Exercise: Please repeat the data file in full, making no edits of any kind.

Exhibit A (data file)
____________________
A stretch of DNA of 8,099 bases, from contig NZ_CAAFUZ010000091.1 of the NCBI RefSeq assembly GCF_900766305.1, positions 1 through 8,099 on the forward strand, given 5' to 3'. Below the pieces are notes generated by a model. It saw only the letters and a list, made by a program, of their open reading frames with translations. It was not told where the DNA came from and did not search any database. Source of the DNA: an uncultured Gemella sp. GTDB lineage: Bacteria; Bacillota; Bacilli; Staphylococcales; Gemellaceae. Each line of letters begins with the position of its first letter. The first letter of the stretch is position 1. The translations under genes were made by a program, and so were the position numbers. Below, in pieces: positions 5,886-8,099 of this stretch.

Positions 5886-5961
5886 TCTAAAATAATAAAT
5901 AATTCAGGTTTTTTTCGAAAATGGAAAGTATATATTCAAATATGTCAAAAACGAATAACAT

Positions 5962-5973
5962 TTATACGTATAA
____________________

A stretch of DNA of 8,099 bases, from contig NZ_CAAFUZ010000091.1 of the NCBI RefSeq assembly GCF_900766305.1, positions 1 through 8,099 on the forward strand, given 5' to 3'. Below the pieces are notes generated by a model. It saw only the letters and a list, made by a program, of their open reading frames with translations. It was not told where the DNA came from and did not search any database. Source of the DNA: an uncultured Gemella sp. GTDB lineage: Bacteria; Bacillota; Bacilli; Staphylococcales; Gemellaceae. Each line of letters begins with the position of its first letter. The first letter of the stretch is position 1. The translations under genes were made by a program, and so were the position numbers. Below, in pieces: positions 5,886-8,099 of this stretch.

Positions 5886-5961
5886 TCTAAAATAATAAAT
5901 AATTCAGGTTTTTTTCGAAAATGGAAAGTATATATTCAAATATGTCAAAAACGAATAACAT

Positions 5962-5973
5962 TTATACGTATAA